clock menu more-arrow no yes

Court strikes down Oregon's same-sex marriage ban

Kevork Djansezian / Getty Images News

A federal court on Monday struck down Oregon's ban on same-sex marriages, allowing same-sex couples to marry immediately after the decision.

"Because Oregon's marriage laws discriminate on the basis of sexual orientation without a rational relationship to any legitimate government interest, the laws violate the Equal Protection Clause of the Fourteenth Amendment to the United States Constitution," Judge Michael McShane wrote in his ruling.

It's possible that, as with other same-sex marriage cases, the ruling — and same-sex marriages — will eventually be put on hold until it works through the appeals process. State officials told BuzzFeed they will not appeal the ruling, but the National Organization for Marriage is trying to intervene on behalf of its Oregon members to have the decision held.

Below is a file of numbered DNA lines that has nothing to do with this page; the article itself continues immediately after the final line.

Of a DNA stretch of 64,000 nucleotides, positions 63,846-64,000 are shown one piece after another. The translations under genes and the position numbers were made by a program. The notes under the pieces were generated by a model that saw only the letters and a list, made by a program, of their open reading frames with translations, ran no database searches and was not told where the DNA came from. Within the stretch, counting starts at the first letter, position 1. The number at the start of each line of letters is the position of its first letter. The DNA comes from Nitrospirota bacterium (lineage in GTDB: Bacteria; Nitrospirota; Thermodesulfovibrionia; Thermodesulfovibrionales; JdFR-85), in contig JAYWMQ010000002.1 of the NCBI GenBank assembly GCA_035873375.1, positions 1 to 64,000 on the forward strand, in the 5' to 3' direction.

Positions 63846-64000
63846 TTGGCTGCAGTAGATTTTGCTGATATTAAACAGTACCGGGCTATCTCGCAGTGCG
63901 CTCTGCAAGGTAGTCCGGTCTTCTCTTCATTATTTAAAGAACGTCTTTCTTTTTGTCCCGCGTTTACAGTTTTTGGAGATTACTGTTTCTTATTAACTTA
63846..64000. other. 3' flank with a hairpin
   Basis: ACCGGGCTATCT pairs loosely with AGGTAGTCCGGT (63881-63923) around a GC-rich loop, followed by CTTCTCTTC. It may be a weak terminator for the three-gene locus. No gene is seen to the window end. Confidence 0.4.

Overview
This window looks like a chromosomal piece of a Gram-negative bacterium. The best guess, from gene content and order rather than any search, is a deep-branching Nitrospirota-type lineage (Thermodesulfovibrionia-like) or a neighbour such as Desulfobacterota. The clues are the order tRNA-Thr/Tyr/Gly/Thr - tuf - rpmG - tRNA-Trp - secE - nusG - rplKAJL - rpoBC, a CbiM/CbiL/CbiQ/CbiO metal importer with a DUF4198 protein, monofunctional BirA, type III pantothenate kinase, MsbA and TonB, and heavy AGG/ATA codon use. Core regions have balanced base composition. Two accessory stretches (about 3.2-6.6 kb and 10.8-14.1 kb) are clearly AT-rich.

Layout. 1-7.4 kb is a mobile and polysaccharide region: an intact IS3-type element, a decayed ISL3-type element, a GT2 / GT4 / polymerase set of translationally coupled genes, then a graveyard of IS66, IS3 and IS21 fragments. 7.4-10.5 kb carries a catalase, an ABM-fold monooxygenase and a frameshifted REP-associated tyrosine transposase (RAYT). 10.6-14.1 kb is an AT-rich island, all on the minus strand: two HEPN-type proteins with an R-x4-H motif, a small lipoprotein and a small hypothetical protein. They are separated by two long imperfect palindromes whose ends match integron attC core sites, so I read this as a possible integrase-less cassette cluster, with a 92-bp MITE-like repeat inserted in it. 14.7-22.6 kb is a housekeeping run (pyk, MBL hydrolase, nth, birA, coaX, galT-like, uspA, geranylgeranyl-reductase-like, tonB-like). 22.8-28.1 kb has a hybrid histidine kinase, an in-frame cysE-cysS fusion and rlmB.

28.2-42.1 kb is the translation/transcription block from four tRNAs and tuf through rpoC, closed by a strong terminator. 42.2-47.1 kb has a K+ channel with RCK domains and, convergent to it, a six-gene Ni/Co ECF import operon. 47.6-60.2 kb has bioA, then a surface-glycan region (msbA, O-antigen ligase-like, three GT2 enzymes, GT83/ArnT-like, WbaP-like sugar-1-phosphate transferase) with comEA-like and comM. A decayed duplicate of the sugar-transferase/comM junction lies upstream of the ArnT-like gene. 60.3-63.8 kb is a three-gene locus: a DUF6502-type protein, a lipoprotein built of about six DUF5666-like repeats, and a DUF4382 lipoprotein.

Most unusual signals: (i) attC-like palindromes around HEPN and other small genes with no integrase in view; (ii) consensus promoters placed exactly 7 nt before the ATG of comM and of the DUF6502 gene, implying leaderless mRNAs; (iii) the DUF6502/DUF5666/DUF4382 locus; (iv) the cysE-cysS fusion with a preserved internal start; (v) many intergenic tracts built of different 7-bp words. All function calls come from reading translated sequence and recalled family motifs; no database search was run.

"It is at times difficult to see past the shrillness of the debate. Accusations of religious bigotry and banners reading 'God Hates Fags' make for messy democracy and, at times, test the First Amendment resolve of both sides," McShane wrote. "At the core of the Equal Protection Clause [of the US Constitution], however, there exists a foundational belief that certain rights should be shielded from the barking crowds; that certain rights are subject to ownership by all and not for the stake hold of popular trend or shifting majorities."

Oregon is far from the only state to have its same-sex marriage ban repealed since the Supreme Court's 2013 decision on the issue. Most recently, judges struck down bans in Idaho and Arkansas.

Screen_shot_2014-05-19_at_3.09.14_pm

In Arkansas and Utah, hundreds of same-sex couples were able to get married before higher courts put the respective rulings on hold. That put some same-sex marriages in a legal grey ground: in Utah, the federal government recognizes the same-sex marriages, while the state government does not.

Update: This story was updated as developments came in.